• One of the neat things about the extended awards season is that it has afforded me more time to meet/pose questions to awards hopefuls. (Here’s a complete list of/links to all of the interviews that I’ve conducted during this award season.) Since voting is over, I feel that I can now say that the coolest of the bunch were — in no particular order — Quentin Tarantino, Anna Kendrick, Woody Harrelson, Viggo Mortensen, George Clooney, Gabby Sidibe, Joseph Gordon-Levitt, Carey Mulligan, Jeremy Renner, Michelle Monaghan, and Ben Foster.
  • I suspect that the best clue for the best picture race is the Producers Guild of America Award — that was the only other precursor that followed in the Academy’s footsteps by expanding its best picture field to 10 nominees and switching over to a preferential ballot; they anticipated 8 of the Academy’s 10 nominees (they nominated “Invictus” and “Star Trek” over “The Blind Side” and “A Serious Man”); and they wound up picking… “The Hurt Locker.”
  • Some of the challenges of blogging about this year’s Oscar race? Having to…
    • Distinguish between “A Serious Man” and “A Single Man”; “Julia” and “Julie & Julia”; “Up” and “Up in the Air”; and “9,” ”Nine” and “District 9” – before I’d even seen any of them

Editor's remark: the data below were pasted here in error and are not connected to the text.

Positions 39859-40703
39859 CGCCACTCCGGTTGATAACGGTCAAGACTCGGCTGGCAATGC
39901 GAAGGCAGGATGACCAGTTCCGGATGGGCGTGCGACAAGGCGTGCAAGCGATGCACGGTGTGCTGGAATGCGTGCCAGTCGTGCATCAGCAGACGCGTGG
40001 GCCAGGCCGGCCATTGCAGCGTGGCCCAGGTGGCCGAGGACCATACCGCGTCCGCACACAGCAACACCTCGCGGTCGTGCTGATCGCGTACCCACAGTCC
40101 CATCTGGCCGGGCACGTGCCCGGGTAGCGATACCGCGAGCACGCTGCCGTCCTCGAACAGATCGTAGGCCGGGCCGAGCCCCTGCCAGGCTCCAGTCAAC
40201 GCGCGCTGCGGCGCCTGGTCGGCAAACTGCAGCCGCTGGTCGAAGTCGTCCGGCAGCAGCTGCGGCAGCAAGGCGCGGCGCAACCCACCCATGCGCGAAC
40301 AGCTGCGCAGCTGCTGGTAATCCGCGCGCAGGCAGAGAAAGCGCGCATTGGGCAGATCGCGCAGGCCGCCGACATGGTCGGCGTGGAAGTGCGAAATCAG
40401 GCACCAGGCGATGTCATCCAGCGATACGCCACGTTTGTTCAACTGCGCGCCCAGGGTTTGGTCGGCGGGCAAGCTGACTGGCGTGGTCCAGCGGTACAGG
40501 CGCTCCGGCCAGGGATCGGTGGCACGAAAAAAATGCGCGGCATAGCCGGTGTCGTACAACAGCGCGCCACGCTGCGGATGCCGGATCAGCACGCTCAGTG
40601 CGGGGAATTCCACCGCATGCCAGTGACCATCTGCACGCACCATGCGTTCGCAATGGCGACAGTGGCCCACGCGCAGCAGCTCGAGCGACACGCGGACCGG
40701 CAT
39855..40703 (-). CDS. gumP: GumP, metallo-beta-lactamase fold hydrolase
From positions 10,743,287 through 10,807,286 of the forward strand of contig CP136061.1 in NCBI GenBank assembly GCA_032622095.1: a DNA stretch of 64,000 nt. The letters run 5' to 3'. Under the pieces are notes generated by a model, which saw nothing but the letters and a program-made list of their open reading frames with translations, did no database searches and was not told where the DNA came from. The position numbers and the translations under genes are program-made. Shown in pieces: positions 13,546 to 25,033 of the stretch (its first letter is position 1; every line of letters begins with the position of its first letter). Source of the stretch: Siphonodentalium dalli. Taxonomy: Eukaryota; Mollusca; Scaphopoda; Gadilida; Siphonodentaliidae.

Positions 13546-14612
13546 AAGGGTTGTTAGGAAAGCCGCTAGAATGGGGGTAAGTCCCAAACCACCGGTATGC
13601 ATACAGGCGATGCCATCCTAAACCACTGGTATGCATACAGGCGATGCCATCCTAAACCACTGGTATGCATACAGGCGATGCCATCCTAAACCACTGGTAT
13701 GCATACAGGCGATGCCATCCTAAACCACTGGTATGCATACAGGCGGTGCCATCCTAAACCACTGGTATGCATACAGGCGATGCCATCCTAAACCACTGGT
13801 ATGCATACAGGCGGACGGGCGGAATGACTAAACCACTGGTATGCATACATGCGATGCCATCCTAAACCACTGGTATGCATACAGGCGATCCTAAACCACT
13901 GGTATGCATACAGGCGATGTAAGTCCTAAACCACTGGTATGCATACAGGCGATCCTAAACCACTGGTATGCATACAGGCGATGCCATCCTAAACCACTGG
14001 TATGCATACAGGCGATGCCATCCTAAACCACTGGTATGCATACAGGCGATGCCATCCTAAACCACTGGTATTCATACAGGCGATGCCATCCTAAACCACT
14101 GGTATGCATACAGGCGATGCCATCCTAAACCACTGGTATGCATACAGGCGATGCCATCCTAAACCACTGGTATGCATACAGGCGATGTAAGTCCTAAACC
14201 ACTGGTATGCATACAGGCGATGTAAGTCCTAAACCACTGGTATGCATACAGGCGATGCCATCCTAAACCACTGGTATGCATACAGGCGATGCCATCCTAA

• Remember that it’s not “Anvil,” “Bad Lieutenant,” “Capitalism,” “Valentino,” and “Precious,” but rather “Anvil! The Story of Anvil,” “Bad Lieutenant: Port of Call — New Orleans,” “Capitalism: A Love Story,” “Valentino: The Last Emperor,” and “Precious: Based on the Novel ‘Push’ by Sapphire”
    • Correctly spell and/or pronounce Louie Psihoyos, Lone Scherfig, Gabourey Sidibe, Saoirse Ronan, Neill BlomkampMira Nair, Ben Whishaw, Zooey Deschanel, Shohreh Aghdashloo, Kodi Smit-McPhee, and Michael Stuhlbarg
  • One of the cooler pieces of news I’ve heard today: the Academy’s producers have instructed presenters to drop the politically-correct line “And the Oscar goes to…” and go back to the original line “And the winner is…” when they open an envelope to announce a winner. See, everything old is new again — and the title of this blog suddenly seems a lot more relevant, don’t you think?!